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Hormones, Stress, and Not Enough Rest, Oh My!

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​THE NATURAL HISTORY OF SLEEP

It is already proven that naps enhance performance, energy, learning, memory and alertness. And yet, in our culture it has become taboo to take naps as an adult. “A study at NASA on sleepy military pilots and astronauts found that a 40-minute nap improved performance by 34% and alertness 100%.” via National Sleep Foundation

If we observe the natural world, our animal counterparts and the Long-Living cultures, we see how biologically normal it is to take naps. Our bodies are designed to sleep twice in a 24-hour period. Circadian Rhythm, when in balance, creates a flow that keeps our bodies asleep for 8 hours at night and a possible quick nap in the afternoon; best if you can plan it.

The circadian rhythm is the suprachiasmatic nucleus (in our brain) that receives information from environmental cues and communicates the timing information to the peripheral clocks in every cell, every tissue and every organ through the endocrine and autonomic nervous system. Desynchronization of these rhythms and disease is now pervasive in our society, given exposure to light at night and disruptive sleep schedules.*
 –MD Prescriptives

OUR SLEEP HABITS HAVE CHANGED

We not only skip naps when our bodies are telling us we may need it, and we have also, collectively as a society, decreased our average night time sleep length. We are on average, getting 6.8 hours of sleep every night.

Experts typically recommend seven to nine hours sleep for adults. Currently, 59% of U.S. adults meet that standard, but in 1942, 84% did.
 –JEFFREY M. JONES via Gallup

SOME FACTORS THAT DISRUPT NATURAL SLEEP CYCLES INCLUDE:

  • Night time exposure to “blue-light” from computers and cell phones
  • Exposure to excessive light in the evening
  • excess water intake after 7 PM
  • pets, children, restless partner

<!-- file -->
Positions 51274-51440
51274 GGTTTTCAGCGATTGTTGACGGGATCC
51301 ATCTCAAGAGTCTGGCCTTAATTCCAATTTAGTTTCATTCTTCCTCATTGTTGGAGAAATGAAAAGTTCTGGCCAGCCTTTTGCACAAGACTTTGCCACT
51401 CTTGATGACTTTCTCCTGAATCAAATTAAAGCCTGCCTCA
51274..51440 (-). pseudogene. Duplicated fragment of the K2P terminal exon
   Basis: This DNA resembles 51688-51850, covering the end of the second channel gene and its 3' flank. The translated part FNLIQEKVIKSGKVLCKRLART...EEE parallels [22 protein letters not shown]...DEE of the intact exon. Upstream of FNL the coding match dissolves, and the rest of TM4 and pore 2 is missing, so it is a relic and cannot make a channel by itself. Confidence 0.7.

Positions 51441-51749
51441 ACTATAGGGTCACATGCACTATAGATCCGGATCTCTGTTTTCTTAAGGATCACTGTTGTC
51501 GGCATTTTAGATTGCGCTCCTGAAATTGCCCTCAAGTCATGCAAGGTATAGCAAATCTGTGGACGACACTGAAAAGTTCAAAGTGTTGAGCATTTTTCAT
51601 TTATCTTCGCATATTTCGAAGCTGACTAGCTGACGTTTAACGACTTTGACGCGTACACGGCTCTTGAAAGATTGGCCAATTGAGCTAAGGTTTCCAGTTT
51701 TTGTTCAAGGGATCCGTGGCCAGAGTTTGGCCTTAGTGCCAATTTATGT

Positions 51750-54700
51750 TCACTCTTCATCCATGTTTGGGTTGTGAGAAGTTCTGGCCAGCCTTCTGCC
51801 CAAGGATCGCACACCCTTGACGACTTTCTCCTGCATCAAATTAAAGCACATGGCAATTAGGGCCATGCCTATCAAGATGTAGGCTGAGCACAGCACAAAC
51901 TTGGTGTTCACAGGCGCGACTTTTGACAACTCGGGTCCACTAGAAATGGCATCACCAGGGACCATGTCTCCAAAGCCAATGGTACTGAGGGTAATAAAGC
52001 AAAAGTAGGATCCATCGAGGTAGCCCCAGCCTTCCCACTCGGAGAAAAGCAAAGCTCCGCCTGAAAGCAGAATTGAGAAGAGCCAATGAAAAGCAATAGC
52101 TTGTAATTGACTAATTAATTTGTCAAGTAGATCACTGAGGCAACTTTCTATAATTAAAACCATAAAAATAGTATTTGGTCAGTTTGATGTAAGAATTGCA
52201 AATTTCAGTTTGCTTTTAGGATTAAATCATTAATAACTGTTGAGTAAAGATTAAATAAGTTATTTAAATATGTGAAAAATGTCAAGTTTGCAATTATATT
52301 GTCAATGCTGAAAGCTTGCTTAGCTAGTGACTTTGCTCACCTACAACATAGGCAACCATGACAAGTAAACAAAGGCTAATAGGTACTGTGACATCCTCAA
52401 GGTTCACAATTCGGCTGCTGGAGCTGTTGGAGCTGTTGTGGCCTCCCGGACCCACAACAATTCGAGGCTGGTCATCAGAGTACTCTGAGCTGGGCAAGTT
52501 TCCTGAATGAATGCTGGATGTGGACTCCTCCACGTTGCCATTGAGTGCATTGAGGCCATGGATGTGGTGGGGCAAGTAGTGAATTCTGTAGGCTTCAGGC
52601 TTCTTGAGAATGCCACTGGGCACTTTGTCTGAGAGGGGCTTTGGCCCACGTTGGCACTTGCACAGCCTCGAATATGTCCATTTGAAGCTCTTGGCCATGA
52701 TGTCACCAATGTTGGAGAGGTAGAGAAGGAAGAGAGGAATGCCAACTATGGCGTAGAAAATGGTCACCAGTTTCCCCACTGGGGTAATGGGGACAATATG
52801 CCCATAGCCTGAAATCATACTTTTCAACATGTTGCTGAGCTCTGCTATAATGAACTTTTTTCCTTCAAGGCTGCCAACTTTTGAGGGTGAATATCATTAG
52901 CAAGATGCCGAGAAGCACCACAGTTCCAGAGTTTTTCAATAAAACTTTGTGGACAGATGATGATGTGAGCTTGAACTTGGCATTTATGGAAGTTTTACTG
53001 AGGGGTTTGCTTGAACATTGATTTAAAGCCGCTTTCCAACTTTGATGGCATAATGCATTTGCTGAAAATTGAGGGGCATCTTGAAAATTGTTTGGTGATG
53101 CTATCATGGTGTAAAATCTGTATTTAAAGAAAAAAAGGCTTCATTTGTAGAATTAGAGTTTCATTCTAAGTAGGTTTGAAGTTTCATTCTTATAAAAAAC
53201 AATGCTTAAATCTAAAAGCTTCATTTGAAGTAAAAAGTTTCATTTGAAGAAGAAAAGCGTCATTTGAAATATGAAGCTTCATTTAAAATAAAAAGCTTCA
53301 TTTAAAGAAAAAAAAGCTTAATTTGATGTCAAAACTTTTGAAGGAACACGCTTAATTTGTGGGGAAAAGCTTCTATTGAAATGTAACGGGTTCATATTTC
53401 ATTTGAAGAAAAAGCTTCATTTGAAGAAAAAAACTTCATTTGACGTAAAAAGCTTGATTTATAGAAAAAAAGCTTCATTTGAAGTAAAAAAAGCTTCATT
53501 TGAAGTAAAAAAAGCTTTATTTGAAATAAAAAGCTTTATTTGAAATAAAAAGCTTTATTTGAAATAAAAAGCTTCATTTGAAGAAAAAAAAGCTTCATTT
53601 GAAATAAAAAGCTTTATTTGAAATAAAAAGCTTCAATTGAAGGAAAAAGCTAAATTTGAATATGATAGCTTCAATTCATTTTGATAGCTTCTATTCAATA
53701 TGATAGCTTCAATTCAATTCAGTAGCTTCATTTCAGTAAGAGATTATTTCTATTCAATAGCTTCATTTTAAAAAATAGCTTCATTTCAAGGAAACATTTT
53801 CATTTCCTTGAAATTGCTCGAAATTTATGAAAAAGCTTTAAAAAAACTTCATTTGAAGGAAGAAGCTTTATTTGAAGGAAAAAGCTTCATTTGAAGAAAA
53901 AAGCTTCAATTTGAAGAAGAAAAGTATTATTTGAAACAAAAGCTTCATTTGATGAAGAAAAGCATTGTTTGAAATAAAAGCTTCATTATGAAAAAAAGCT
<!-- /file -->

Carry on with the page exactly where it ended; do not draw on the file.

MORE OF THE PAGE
• Habits such as staying in the “work mode” until late
  • too little natural light during the daytime

WITHOUT QUALITY REST, WE DEPLETE THE HORMONE AND NUTRIENT STORES IN OUR BODIES.

Our bodies do not get the optimal time to restore and this creates a viscous cycle for depletion and imbalance. Some symptoms of hormonal imbalance include, bloating, fatigue, irritability, hair loss, palpitations, mood swings, problems with blood sugar, trouble concentrating, and infertility. Some hormones needed for quality sleep include: Melatonin, Magnesium, DHEA, and Pregnenolone.

​THE IMPORTANCE OF HORMONES IN OUR SLEEP CYCLES

MAGNESIUM

Magnesium for calming the nervous system. We first need to calm stress in order to experience deep rest. To promote the production of energy (ATP) and to effectively promote eradication of the most difficult expressions of stress.

MELATONIN

Melatonin aids in proper balanced command over our internal body clock. Melatonin plays an important role to both induce good restful sleep as well as to awaken us in a timely manner in good spirits. Darkness stimulates the release of melatonin and light suppresses its activity.

PREGENOLONE:

Pregnenolone is the starting material in the production of testosterone, progesterone, cortisol, estrogen and other hormones. Given lab results, if your adrenals need support, along with Pregnenolone, other musts for your health include: reducing physical and mental stressors, optimizing all hormones including thyroid, assessing nutrient status and detoxifying with 100 ounces of mineralized water. Balance creates peace and in peace, we rest well.

DHEA

DHEA helps to balance out stress since it assists many of our body’s natural steroids to do their job of maintaining stress. Highly stressed individuals usually show low levels of DHEA. Remember, when you reduce your stress, you are then most able to experience deep rest!

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